Texas Gov. Rick Perry and former frontrunner for the GOP presidential nomination was in Fort Smith on Saturday and joked that part of his visit was to do “a bit of scouting” in Arkansas now that Texas A&M is joining the Southeastern Conference.
Perry, who also joked that his time as frontrunner were “the most exciting three minutes” of his campaign, said he is willing to campaign for the GOP nominee — likely to be former Massachusetts Gov. Mitt Romney — in the effort to unseat President Barack Obama.
“Absolutely,” Perry said when asked if he would actively campaign for Romney. “If it is Mr. Romney, or if it’s one of the other two that are still in, you can bet I’m going to be out campaigning for them and doing everything I can to make sure Barack Obama is a one-term president.”
Perry was in Fort Smith to speak to about 300 gathered for the Lincoln Day Dinner sponsored by the Sebastian County Republican Committee.
Perry, 61, with more than 11 years in the Texas Governor’s office, is the longest continuously serving governor in the U.S. Perry was elected Texas’ Lt. Gov. in 1998 and assumed the office when then-Gov. George W. Bush was elected U.S. President in the 2000 election.
Perry announced Aug. 13, 2011 he would run for the White House. His early poll numbers had many media pundits saying he would secure the nomination. But his relatively late campaign start combined with weak debate performances pushed down his poll numbers. On Jan. 19, Perry dropped out of the race and endorsed Gingrich.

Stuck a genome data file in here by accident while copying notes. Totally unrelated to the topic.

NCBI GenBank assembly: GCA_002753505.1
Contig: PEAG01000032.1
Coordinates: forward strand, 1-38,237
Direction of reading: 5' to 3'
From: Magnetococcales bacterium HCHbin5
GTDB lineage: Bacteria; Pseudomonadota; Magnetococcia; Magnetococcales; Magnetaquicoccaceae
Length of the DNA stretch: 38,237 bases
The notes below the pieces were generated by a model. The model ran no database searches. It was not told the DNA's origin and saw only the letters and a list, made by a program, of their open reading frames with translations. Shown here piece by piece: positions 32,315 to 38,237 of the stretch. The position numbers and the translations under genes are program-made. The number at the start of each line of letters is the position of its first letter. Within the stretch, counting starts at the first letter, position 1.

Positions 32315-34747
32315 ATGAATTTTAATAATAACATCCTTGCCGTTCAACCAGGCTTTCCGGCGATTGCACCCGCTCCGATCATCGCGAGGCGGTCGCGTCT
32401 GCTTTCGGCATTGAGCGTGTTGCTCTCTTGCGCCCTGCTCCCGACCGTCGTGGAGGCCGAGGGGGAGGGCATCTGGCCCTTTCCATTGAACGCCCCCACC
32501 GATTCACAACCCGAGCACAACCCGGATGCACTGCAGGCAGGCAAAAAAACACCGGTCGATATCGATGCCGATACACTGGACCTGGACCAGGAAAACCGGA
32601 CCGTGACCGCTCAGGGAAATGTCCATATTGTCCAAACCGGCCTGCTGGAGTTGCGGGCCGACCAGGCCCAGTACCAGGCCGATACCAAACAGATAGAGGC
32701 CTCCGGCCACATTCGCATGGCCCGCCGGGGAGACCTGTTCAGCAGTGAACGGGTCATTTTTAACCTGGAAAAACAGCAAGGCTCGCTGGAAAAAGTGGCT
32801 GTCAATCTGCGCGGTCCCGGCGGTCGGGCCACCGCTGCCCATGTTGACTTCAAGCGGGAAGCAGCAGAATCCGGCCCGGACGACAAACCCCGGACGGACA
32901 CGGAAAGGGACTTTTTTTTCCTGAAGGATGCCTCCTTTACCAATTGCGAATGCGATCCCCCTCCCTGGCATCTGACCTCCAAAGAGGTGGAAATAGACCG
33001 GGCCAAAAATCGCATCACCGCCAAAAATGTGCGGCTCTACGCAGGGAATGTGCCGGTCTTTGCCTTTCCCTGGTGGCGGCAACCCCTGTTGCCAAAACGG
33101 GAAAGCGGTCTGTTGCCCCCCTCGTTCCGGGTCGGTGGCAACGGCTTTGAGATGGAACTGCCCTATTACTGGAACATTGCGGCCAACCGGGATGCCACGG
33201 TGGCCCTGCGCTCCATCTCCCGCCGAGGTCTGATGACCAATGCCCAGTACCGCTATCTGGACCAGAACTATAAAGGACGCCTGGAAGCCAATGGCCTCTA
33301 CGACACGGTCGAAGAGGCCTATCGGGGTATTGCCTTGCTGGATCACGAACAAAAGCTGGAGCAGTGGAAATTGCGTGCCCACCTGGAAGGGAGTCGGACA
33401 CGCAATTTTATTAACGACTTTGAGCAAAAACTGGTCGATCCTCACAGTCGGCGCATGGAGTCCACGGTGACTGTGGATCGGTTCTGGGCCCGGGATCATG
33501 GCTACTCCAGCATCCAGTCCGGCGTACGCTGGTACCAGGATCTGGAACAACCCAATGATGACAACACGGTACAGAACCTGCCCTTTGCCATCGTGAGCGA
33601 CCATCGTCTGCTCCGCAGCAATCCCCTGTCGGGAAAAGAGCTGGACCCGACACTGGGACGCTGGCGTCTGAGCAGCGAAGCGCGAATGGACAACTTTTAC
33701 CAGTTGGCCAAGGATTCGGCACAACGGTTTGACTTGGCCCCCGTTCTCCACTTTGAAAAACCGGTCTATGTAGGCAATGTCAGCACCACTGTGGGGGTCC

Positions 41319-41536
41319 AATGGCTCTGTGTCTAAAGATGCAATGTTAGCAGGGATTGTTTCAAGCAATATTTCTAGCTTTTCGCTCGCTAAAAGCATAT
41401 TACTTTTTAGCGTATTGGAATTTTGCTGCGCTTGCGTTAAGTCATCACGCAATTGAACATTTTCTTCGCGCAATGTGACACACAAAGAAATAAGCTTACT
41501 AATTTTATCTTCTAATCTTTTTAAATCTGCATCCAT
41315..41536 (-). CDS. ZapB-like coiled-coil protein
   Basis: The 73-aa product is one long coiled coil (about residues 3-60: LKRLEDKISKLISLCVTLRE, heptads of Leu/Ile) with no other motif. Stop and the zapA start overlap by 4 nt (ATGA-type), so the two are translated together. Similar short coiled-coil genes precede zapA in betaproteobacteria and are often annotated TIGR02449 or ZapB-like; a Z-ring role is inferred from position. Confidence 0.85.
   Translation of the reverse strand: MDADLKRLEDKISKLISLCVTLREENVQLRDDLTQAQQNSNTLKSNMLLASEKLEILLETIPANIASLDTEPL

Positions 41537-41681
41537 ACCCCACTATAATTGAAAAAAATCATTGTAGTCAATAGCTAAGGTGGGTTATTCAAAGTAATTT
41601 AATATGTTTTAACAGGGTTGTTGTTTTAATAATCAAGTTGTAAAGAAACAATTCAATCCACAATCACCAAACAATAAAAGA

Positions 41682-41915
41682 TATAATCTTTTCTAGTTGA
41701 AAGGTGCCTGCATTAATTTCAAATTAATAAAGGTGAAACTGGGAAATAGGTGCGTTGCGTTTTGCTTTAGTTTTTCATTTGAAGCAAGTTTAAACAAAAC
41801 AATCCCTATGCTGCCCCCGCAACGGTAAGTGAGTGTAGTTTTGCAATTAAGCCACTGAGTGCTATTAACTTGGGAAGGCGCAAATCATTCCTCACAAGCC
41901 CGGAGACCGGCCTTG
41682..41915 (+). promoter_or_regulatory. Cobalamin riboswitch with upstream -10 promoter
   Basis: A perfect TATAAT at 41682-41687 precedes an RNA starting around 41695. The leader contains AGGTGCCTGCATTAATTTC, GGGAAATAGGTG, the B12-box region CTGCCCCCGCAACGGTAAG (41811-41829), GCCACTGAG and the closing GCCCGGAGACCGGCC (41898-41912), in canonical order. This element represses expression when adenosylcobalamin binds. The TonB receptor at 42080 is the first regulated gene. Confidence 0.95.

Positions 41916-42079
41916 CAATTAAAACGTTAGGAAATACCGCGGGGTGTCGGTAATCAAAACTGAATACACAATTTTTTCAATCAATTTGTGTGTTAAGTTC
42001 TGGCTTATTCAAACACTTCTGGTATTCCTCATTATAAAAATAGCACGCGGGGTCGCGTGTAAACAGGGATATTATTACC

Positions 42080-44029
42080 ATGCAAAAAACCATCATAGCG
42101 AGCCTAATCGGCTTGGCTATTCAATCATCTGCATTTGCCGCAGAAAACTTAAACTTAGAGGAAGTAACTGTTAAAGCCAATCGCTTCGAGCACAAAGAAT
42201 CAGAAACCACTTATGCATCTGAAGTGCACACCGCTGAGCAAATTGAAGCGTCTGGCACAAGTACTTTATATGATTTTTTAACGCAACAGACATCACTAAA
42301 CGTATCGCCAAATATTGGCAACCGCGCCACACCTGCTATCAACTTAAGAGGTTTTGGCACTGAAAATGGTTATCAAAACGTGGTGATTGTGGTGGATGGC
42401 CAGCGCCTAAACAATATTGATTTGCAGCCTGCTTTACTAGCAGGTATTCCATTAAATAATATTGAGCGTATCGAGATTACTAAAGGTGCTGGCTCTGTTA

For most of his speech, Perry railed against what he called the big-government policies of Obama — especially the federal health care law — and encouraged the crowd to support the GOP nominee for president.
In noting that April 15 was Monday, Perry fired off one his most crowd-pleasing comments of the night.
“We send way too damn much money to Washington,” Perry said.
In an interview prior to his speech, Perry refused to speculate on who Romney might select as the vice presidential candidate.
“I just try to stay away from that. I’m trying to run the state of Texas and compete with Arkansas,” Perry said.
The event also included a remembrance of former Sebastian County Judge Bud Harper. Harper, who also served as the director of the Arkansas Department of Emergency Management under Gov. Mike Huckabee, passed away Mar. 28. He was 81.
At one of the tables, an chair was left empty to recognize Harper’s passing.
Also, Arkansas Lt. Gov. Mark Darr, a native of Mansfield, read a proclamation recognizing Harper’s time in public service. Darr presented the proclamation to Harper’s widow, Dr. Jo Harper.